- Dr. Ben Carson—Secretary, U.S. Department of Housing and Urban Development (HUD)—discussed the Administration’s efforts to reshape the role of the Government Sponsored Enterprises (GSEs) by capitalizing Fannie Mae and Freddie Mac before ending their government conservatorship. He also noted a Stanford University study on rent control legislation that found such actions decreased rental costs in the short-term, yet decreased the supply of affordable housing in the long-term.
- Sen. Jacky Rosen (D-NV)—Member, Senate Committees on Commerce, Science and Transportation; Homeland Security and Governmental Affairs; and member of the Problem Solvers Caucus while she served in the House of Representatives—noted the importance of public-private partnerships for infrastructure investments, economic growth and community improvements. She also lauded Opportunity Zones as an incentive to create more affordable housing in her state.
- Sen. Rick Scott (R-FL)—Member, Senate Committees on Budget; Commerce, Science and Transportation; Homeland Security and Governmental Affairs—addressed the importance of bipartisanship to achieve legislative goals. He discussed the efforts of policymakers to reach solutions on immigration issues such as DACA, border security and Visa reform.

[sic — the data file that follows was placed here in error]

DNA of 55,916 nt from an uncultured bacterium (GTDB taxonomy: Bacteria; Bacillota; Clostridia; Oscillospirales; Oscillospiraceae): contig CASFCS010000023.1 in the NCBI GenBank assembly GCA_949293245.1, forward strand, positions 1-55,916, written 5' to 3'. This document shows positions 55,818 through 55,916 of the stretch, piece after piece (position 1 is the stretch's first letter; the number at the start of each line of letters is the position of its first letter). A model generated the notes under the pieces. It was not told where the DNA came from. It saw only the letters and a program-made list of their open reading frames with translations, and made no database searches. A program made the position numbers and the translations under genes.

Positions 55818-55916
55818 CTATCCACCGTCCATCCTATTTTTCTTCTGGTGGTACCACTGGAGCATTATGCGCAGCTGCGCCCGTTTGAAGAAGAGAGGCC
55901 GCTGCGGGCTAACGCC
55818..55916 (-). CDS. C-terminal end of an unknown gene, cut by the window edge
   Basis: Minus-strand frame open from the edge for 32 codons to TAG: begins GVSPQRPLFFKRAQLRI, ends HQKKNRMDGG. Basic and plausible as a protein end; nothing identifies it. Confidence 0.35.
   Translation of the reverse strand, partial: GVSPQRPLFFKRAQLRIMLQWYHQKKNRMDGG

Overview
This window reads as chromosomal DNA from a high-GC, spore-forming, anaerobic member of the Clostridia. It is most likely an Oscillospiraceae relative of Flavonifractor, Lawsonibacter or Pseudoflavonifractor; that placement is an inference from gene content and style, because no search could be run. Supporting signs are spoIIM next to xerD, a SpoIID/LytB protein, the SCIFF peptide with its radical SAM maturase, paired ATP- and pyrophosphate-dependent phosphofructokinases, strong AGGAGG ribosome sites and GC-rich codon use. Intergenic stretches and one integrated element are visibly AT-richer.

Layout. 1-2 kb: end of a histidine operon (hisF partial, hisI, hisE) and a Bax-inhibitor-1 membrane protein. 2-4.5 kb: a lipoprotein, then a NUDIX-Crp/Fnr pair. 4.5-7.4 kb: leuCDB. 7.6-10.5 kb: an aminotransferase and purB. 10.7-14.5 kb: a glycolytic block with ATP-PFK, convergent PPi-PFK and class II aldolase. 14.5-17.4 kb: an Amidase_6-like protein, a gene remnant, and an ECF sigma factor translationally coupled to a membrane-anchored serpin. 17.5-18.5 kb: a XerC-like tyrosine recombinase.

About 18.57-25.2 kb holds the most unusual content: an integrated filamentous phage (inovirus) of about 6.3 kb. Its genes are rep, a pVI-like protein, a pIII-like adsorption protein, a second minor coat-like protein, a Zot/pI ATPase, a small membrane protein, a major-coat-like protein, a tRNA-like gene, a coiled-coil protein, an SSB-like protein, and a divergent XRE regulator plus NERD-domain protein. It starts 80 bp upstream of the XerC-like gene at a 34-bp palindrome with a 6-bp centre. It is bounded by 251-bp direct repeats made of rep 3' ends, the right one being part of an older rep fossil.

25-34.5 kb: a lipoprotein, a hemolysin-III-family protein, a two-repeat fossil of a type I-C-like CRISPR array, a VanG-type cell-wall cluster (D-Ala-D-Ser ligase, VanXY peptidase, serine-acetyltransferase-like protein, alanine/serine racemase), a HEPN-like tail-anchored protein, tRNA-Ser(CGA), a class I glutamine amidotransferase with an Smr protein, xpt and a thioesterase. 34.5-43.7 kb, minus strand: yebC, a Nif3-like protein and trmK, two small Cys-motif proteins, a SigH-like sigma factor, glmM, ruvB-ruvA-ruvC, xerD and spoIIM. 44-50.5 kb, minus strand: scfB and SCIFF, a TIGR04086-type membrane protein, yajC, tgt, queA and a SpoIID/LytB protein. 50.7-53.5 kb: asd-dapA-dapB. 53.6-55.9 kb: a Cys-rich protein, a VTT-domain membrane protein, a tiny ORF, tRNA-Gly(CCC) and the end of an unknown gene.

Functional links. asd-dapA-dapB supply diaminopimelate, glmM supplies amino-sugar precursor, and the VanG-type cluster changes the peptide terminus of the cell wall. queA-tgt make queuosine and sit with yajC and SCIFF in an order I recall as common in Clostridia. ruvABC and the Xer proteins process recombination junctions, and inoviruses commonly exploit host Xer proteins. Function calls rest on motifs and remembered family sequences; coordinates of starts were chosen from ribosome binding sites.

- David Sampson—President and CEO, American Property Casualty Insurance Association—discussed the need to reauthorize the Terrorism Risk Insurance Act (TRIA) and current efforts in Congress to enact a “clean” multi-year extension as soon as possible. He added that cyberterrorism was an increasing risk to business interruption in the marketplace.
- Dana Peterson—Global Economist, Citgroup—spoke about how consumer spending trends, demographics and market conditions have led to the 11th year of economic expansion in the U.S. She also forecast continued growth as domestic companies lead the way in technology areas affecting Artificial Intelligence, 5G and blockchain.